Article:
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Tuesday, December 9, 2014

Progeny Perfected

You might think your children are special, but mine really are.

I know all parents believe their kids are beautiful, handsome, smart, talented, witty, mature and precocious. Problem is, only one pair of parents can believe that and actually be correct. My intent here isn't to tramp muddy footprints all over your dreams of being the perfect parent. You've tried exceptionally hard to raise perfect children and your kids genuinely appreciate your efforts. I'm here to point out the simple fact that our kids make yours look like they came from the reject bin at Big Lots. No offense.

Take the Italian, for example. The Italian has read more books this year than I have in my entire life, which really isn’t much of a comparison, because my reading skills loosely match those of an underdeveloped Gibbon monkey.

He's also a blossoming computer whiz. The Italian's idea of light entertainment is to prepare point-by-point comparisons of this year’s Apple Worldwide Developers Conference to last year’s Apple Worldwide Developers Conference. He’s thirteen. When I was thirteen, I was more concerned with which episode of Gilligan’s Island would be on after school than I was in getting the inside scoop on the latest advancements in world technology. When I was thirteen my brothers and I were content with playing Dig Dug off five-inch floppy discs on our Commodore 64. The Italian has been breaking out the laptop each morning to teach himself HTML coding over breakfast. And, well, why wouldn't he?

Then there’s the German. The German is sweet natured to a fault, he's an ace hockey goalie, and he plays saxophone as soulfully as a sixty-year-old in a smoke-filled night club. And he enjoys practicing. When I was his age, I recorded myself playing the trumpet for ten minutes and hit play twice to fill out the rest of the half hour I was supposed to be practicing.

The German also is our Lego master. I’m not talking about the 30-piece police car Lego set we got for Christmas forty years ago that I'm still trying to figure out how to put together. I’m talking about 2,000-piece movie prop replicas that are half assembled before the wrapping hits the floor. I’m talking about sitting at a laptop to program code for a WiFi Lego robot that recognizes different colors, utilizes touch sensors, and performs complex tasks.

Between the two of them, the twins have the necessary knowledge and access to technology to hack our online banking and transfer our assets to offshore accounts, all while holding us captive in our own basement with a robotic Lego army.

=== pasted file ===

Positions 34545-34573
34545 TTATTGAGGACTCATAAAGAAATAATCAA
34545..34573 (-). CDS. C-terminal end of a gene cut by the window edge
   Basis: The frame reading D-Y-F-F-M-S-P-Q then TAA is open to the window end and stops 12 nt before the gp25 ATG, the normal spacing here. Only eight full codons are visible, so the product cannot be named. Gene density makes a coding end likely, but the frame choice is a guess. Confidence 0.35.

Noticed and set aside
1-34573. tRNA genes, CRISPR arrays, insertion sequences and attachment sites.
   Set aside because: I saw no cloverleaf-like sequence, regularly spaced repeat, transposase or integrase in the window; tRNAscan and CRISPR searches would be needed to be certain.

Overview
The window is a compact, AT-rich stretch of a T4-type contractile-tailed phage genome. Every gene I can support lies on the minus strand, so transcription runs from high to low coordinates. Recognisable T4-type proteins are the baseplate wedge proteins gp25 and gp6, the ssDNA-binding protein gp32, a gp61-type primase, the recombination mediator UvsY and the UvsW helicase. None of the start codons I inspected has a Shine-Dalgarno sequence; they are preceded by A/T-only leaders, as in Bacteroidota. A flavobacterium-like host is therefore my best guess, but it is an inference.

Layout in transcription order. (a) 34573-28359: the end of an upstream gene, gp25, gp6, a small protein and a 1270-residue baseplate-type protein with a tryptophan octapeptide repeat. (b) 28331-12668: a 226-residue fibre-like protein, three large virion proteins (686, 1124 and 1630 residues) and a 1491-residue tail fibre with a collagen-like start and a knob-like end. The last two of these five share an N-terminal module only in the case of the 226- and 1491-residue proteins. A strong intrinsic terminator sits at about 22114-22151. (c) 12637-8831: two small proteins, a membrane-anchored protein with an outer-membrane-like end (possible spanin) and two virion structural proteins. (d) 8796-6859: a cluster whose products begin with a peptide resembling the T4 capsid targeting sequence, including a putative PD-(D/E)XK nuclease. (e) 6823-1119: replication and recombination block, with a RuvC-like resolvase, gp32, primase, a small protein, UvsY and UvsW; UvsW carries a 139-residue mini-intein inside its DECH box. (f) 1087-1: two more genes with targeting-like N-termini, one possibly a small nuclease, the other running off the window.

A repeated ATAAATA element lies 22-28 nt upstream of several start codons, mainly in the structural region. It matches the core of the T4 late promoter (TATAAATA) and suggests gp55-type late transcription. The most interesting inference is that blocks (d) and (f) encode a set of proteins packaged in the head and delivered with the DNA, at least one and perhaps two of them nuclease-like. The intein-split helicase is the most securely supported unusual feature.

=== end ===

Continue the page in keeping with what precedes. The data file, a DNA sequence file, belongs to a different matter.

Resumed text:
The ring leader of our perfected progeny is Our Daughter. If I even attempted to maintain half the busy schedule Our Daughter keeps on a daily basis, I would have been dead three-and-a-half years ago. I can count on one hand the number of clubs I joined during my K-12 years, yet this girl's resume reads like an alphabetical listing of every possible extra-curricular activity available.

She's also taken more AP classes than I have clean pairs of underwear. I'm lucky I know how spell AP. She wants to graduate with honors, get a bachelor's degree in biology, a master's degree in dentistry, and ultimately become an orthodontist. At her age, my only goal was to pass the next test and avoid anyone at school who might be interested in giving me a wedgie. Our Daughter has the next ten years of her life planned out whereas my long-term goals include gassing up the car and making sure I leave enough time after getting out of bed each morning to reach the toilet before I wet myself.

I'm certain many of you reading this are making all kinds of mental notes in preparation of a rebuttal of my assertion that my children are better than yours. You're wasting your time listing out your childrens' grade point averages, academic accomplishments, personal triumphs, and tallying the number of times they've been Snapchatted or re-Tweeted. Please, if it makes you feel better, go ahead and launch a well-prepared defense of your children. So long as you're prepared to eventually acknowledge the unquestionable superiority of my kids, we won't have any trouble.



© 2014 Mark Feggeler